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TRAINING AND CONDITIONING TECHNIQUES Chapter 4 Overview Lack of physical fitness is one of the primary causes of sports injury. Coaches and athletic trainers should ... – PowerPoint PPT presentation

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  • Chapter 4

  • Lack of physical fitness is one of the primary
    causes of sports injury.
  • Coaches and athletic trainers should work
    cooperatively to supervise training and
    conditioning programs.
  • The coach and athletic trainer must possess sound
    understanding of the principles of training and
    conditioning relative to flexibility, strength,
    and cardiovascular endurance.

Relationship Between Coaches, ATCs, and CSCSs
  • All must work together for the common good.
  • High schools may not have ATCs or CSCSs
  • The coach is responsible in their absence
  • It is important to implement all aspects of a
    strength and conditioning program
  • Flexibility
  • Strength
  • Cardiovascular fitness (aerobic, anaerobic)
  • Nutrition etc.

  • Periodization organizes a training and
    conditioning program into cycles
  • Macrocycle usually one year-long cycle
  • Preseason
  • In-season
  • Post-season
  • Off-season

  • Mesocycle usually lasts weeks or even months
  • Transition (post-season) recreational exercise
  • Preparatory (off-season) emphasis for gains
  • Hypertrophy phase low intensity and high volume
  • Strength phase moderate intensity and moderate
  • Power phase high intensity and low volume
  • Competition (in-season) maintainance
  • Includes a mix of intensities and volumes
  • Microcycles during a week may help the athlete
    peak at the end of the week.
  • Intense early in the week
  • Light at the end of the week

Principles of Conditioning
  • Warm-up and Cool-down
  • Motivation
  • Overload
  • Consistency
  • Progression
  • Intensity
  • Specificity

Principles of Conditioning
  • Specificity
  • Individuality
  • Minimize stress
  • Safety first

Improving and Maintaining Flexibility
  • Flexibility the ability to move a joint or
    series of joints smoothly and easily throughout a
    full range of motion.
  • An athlete who has a restricted range of motion
    will realize a decrease in performance
  • Flexibility is important in preventing injury to
    the musculotendinous and skeletal anatomy.

Factors That Limit Flexibility
  • Bony structure
  • Excessive fat
  • Skin
  • Muscles and tendons
  • Connective tissues
  • With the exception of bony structure, age, and
    gender, all of the other factors that limit
    flexibility may be altered to increase range of
    joint motion.

Range of Motion
  • Active Range of Motion (dynamic flexibility)
  • Passive Range of Motion (static flexibility)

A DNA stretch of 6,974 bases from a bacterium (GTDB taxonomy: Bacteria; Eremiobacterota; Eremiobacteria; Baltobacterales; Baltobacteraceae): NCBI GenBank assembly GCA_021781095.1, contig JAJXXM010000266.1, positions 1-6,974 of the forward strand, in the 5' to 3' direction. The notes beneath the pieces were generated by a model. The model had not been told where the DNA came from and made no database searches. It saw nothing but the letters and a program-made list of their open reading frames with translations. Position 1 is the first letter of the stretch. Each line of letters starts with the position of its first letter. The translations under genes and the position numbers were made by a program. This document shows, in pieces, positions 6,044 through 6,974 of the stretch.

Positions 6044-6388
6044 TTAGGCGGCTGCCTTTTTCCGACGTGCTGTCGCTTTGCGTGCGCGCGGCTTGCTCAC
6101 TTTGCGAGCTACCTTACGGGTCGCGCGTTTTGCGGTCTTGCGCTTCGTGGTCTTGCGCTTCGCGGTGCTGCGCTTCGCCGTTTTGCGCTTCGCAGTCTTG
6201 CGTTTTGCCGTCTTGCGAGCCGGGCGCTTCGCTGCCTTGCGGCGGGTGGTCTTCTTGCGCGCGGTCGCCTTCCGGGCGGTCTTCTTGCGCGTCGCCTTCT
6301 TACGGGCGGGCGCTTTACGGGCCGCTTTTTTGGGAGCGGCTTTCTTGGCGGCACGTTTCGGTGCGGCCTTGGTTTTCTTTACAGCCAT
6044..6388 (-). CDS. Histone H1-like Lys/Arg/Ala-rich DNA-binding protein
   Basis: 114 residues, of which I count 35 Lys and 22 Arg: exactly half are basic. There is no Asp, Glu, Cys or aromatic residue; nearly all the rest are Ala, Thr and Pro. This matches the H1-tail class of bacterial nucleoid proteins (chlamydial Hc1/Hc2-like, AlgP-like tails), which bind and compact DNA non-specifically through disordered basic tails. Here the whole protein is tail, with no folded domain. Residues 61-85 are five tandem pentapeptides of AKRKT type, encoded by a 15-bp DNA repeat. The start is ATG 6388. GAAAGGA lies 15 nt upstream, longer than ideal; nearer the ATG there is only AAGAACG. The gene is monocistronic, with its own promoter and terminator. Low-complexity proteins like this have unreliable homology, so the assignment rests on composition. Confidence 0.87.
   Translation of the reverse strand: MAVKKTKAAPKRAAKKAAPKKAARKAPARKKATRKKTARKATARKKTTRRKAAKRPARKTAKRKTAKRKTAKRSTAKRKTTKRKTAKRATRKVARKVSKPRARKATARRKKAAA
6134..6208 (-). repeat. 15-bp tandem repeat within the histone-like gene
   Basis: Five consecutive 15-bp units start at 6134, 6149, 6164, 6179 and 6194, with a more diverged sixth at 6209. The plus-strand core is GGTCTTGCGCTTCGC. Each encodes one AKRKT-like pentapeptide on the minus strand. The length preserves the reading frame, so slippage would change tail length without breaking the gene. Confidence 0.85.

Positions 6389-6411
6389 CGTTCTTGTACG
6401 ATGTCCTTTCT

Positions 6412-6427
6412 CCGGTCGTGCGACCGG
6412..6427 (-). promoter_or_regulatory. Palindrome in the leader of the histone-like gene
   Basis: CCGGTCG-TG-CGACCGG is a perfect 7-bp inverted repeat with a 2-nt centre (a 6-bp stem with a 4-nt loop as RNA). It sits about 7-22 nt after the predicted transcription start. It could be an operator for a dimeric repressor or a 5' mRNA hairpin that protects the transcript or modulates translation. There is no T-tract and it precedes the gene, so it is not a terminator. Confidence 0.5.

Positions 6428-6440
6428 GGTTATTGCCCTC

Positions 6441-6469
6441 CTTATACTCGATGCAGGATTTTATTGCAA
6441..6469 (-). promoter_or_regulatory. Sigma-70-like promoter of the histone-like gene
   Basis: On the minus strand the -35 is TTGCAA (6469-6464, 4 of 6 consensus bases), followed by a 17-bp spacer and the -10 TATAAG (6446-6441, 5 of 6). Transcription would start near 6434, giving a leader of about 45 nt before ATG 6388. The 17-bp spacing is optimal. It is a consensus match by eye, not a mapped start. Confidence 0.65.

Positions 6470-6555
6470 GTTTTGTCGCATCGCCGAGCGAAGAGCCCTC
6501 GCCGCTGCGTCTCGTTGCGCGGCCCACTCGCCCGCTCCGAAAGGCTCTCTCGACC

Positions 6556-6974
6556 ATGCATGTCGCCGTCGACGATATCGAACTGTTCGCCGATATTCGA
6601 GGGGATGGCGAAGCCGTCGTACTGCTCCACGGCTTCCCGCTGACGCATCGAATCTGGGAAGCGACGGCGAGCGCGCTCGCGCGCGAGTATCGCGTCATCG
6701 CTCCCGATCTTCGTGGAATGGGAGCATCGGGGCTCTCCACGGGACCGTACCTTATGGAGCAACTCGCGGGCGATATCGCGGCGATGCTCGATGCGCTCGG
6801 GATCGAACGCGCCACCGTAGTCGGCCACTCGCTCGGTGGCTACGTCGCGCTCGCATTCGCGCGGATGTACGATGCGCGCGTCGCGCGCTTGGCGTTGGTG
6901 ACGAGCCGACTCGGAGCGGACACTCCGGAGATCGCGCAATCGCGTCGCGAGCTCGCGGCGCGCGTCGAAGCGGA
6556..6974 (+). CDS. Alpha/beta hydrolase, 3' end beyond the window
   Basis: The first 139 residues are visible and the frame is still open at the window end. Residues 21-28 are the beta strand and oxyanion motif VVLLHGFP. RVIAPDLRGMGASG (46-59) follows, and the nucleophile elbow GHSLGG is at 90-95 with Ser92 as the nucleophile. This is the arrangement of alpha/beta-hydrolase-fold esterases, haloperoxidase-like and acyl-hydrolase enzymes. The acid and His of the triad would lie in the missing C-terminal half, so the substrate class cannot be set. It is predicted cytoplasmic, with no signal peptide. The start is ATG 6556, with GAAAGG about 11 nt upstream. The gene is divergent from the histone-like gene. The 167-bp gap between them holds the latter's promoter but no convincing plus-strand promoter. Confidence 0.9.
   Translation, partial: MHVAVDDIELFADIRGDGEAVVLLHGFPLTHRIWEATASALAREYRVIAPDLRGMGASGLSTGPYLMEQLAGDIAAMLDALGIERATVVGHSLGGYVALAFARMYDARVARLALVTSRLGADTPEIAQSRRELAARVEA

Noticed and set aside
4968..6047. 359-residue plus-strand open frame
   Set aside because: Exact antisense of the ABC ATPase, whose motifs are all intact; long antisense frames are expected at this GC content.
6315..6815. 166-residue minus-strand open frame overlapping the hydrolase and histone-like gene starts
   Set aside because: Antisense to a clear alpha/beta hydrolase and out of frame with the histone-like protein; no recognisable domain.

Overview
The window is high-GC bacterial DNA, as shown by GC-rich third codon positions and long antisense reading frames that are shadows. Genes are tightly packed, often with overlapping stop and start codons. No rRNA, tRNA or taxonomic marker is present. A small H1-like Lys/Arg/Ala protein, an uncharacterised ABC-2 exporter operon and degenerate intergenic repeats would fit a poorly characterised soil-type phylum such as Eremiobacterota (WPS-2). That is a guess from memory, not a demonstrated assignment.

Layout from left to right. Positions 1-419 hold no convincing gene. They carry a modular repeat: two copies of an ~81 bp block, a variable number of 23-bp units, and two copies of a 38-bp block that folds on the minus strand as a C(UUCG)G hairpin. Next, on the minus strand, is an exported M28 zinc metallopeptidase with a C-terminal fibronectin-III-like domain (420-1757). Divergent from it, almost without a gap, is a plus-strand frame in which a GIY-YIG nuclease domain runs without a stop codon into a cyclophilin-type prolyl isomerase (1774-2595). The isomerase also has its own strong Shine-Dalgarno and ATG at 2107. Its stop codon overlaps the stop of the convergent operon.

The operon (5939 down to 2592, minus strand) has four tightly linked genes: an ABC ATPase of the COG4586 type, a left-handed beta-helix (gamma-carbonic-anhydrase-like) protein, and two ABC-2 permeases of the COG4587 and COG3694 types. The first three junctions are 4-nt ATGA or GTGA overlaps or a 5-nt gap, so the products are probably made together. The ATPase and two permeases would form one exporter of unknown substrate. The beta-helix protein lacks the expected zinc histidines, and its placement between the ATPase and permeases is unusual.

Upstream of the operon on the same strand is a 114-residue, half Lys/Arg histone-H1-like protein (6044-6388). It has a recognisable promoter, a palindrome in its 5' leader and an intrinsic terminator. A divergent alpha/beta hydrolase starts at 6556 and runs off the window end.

• Resistive Range of Motion (strength)

Stretching Techniques
  • The goal of any effective flexibility program
    should be to improve the range of motion at a
    given articulation by altering the extensibility
    of the musculotendinous units that produce
    movement at that joint.

Stretching Techniques
  • Warm-up
  • Stretch to the point of tightness
  • Stretching is specific only to the muscle you
  • Avoid stretching joints and ligaments
  • Stretch slowly and under control
  • It is recommended to stretch 5 to 6 times per

Stretching Techniques
  • Ballistic stretching
  • Involves a bouncing movement
  • May cause muscle soreness
  • Static stretching
  • Passive stretch (hold for 30 seconds)
  • Is very safe to perform
  • Proprioceptive Neuromuscular Facilitation (PNF)
  • Involves a combination of stretches and
  • Use a 10 sec. push phase and a 10 sec. relax phase

Stretching Techniques
  • Proprioceptive Neuromuscular Facilitation (PNF)
  • Slow-reversal-hold-relax
  • Contract relax
  • Hold relax
  • PNF is based on the stretch reflex
  • Muscle spindles reflexively contract
  • Golgi tendon organs reflexive relaxation
  • Golgi tendons override the muscle spindles over

Stretching Techniques
  • Autogenic inhibition relaxation of the muscle
    during or after contraction (tension).
  • Uses the contract relax method
  • Reciprocal inhibition a contraction of the
    opposite muscle causes a reflex relaxation in the
    muscle to be stretched.
  • Uses the slow-reversal-hold technique
  • Uses the hold relax method

Stretching Techniques
  • Increased ROM can be determined with a goniometer
    at the joint.
  • Other flexibility tests (tape measure)
  • Sit and reach
  • Trunk extension test
  • Trunk rotation test
  • Shoulder lift test

Stretching Techniques
  • Stretch by body area
  • Stretch by sport
  • Stretch by muscle
  • Stretch by necessity

Strength Training
  • Muscular strength
  • Muscular endurance
  • Muscular power

Strength Training
  • Skeletal muscle is capable of three types of
  • Isometric
  • Static
  • Concentric
  • Eccentric
  • Isokinetic

Strength Training
  • There are three basic types of muscle fibers